Early in our market research, it struck us that there was a general lack of observability into data systems (commonly called Data Observability). Many organizations had a way to index and discover data (catalog), but very few organizations could automatically discover and track the data problems across and within data sources that surface in the context of building data products. As a result, most data issues remained silent.
When teams were implementing a system to detect issues, it was mostly a rules-based testing service. To achieve this, they were relying on homegrown frameworks, most often using YAML files to configure the checks that needed to run each time new data arrived. At runtime, the DSL translates into a set of compute instructions to calculate metrics — typically in SQL or Spark — and evaluate checks.
The biggest problem data teams have with this set-up is that it doesn’t scale. It doesn’t scale because rules are hard to set-up and maintain, and it doesn’t scale because there are no automated issue discovery systems (e.g. tables are not refreshing based on the historical refresh schedule we’ve inferred from the query logs).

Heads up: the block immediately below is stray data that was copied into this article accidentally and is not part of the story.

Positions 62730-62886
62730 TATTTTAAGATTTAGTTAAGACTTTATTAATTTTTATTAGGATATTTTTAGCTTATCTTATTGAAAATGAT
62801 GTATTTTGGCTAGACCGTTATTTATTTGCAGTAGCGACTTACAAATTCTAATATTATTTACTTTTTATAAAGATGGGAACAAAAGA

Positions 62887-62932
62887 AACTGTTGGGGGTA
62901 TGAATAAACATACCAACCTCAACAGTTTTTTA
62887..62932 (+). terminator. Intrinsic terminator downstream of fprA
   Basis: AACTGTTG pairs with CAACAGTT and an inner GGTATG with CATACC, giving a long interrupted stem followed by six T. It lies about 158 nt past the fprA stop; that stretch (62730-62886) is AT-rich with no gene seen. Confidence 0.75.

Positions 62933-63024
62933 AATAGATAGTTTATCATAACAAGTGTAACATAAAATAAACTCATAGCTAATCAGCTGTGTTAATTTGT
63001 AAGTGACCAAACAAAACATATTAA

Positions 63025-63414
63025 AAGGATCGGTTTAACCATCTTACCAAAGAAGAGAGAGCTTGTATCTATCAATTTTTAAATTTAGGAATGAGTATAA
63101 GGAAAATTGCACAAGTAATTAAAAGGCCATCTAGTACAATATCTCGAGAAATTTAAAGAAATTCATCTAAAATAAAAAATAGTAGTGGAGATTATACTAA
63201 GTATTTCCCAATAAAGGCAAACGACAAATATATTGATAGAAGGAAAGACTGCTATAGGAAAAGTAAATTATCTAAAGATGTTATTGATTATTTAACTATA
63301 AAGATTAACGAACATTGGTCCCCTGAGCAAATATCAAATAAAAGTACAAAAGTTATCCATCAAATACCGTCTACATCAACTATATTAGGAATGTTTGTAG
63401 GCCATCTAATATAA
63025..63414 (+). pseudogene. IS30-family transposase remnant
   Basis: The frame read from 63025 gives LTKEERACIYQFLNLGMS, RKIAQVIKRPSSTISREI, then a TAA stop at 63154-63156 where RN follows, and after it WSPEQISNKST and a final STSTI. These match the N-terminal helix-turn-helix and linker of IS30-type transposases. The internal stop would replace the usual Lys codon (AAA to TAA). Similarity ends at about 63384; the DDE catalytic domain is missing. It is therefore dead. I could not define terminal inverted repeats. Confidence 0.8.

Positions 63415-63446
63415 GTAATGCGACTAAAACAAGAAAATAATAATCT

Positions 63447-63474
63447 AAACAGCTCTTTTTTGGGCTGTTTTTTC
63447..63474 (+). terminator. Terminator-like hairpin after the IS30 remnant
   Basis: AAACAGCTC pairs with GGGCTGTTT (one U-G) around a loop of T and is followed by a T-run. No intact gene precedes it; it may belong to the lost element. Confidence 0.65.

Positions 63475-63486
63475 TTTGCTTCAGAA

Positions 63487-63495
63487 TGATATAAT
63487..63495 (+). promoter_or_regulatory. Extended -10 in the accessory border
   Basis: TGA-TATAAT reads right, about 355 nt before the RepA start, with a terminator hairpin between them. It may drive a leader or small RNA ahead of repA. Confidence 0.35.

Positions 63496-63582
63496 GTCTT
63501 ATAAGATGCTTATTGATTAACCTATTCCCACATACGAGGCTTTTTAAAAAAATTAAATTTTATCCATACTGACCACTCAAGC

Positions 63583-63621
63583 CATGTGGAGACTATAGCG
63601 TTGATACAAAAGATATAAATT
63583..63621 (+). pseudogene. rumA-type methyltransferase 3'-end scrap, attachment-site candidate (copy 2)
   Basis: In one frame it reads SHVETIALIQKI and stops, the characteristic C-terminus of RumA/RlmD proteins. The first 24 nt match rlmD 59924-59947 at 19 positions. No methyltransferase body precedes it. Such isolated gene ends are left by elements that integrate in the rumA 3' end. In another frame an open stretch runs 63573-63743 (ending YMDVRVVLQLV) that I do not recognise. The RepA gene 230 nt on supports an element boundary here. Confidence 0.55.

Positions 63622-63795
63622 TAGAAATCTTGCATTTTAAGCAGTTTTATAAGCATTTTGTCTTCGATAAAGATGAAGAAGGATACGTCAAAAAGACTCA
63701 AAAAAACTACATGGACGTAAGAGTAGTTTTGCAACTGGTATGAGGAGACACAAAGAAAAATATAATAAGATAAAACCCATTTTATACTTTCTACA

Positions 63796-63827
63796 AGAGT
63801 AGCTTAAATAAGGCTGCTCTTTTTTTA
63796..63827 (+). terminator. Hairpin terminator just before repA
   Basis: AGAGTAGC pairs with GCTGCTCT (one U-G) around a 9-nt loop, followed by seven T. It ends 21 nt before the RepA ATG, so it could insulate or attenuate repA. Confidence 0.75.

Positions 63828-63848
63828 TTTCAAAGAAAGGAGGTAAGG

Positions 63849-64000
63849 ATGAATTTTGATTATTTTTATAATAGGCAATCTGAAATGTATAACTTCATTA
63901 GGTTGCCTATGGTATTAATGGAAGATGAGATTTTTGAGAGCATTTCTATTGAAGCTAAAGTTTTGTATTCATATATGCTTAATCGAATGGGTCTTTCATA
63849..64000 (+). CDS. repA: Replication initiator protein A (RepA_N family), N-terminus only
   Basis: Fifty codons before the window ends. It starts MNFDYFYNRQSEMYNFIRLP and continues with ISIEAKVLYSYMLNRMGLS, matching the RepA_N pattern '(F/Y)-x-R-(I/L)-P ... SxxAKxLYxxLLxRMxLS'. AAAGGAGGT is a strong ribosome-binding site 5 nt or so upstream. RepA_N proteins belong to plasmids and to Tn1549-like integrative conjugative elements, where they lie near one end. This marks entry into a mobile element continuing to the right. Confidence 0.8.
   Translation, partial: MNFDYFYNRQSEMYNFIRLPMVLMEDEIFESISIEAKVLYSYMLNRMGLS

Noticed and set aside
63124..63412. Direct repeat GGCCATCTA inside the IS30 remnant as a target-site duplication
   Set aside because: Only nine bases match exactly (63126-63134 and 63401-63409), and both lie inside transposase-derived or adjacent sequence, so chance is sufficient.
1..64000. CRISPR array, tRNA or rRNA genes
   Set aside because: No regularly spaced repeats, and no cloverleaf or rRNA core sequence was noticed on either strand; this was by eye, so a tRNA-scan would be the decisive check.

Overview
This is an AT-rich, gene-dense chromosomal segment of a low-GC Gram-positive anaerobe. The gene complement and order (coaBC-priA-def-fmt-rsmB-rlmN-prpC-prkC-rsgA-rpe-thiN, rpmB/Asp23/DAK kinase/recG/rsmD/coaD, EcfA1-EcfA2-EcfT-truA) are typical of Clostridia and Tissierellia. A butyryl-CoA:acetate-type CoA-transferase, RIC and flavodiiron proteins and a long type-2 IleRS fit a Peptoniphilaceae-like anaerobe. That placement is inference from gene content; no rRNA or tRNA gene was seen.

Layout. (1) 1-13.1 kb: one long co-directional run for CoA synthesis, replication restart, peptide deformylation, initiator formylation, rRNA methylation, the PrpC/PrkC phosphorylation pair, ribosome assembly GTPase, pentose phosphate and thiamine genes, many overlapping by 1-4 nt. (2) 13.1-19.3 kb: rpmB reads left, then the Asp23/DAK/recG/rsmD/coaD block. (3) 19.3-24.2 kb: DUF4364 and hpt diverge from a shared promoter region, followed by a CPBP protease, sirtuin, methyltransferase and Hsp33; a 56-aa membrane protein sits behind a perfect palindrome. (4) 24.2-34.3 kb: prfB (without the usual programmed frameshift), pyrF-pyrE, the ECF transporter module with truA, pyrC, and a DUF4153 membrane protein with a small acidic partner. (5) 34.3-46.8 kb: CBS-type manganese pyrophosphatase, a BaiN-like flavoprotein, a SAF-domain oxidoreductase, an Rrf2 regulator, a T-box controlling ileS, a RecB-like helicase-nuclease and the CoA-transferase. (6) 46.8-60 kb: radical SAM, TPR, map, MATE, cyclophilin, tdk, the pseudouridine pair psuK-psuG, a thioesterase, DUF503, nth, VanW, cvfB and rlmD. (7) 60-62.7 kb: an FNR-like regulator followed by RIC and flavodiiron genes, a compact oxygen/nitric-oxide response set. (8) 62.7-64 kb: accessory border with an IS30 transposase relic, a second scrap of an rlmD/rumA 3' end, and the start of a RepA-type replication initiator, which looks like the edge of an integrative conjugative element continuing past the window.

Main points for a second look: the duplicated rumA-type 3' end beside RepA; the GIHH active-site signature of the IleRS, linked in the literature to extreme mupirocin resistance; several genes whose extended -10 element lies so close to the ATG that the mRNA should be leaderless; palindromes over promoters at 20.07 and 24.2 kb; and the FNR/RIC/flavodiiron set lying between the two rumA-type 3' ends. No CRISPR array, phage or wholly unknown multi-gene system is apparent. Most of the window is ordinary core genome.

Another, even more important, scalability problem that we identified had nothing to do with technology, but with people and process. The majority of high-value checks were defined by subject matter experts (SMEs) of data, who are often not comfortable with Git + a YAML DSL. This limits adoption of both the new process and technology tremendously.
Data teams require a common framework to define and manage expectations for data behavior. Setting “Service Level Agreements” between data engineers and data consumers would bring clarity and consistency to teams when creating data products, eliminating (unwanted) assumptions and improving data quality on a continuous (automated) basis.
Soda Cloud is a new, prescriptive approach to get ahead of silent data issues and manage data quality. It combines predictive capabilities with a super simple, yet powerful rules-based system. This allows data teams to create coverage very quickly, and get end-to-end observability.
Soda Cloud is designed for a broad range of team members to get involved, from data platform engineers, to analytics engineers, product managers, and analysts. The goal is to help them to discover, prioritize, and resolve data issues collaboratively — and sooner. This way, the CDO / Head of Data can keep the oversight they need to help remove bottlenecks and ensure governance.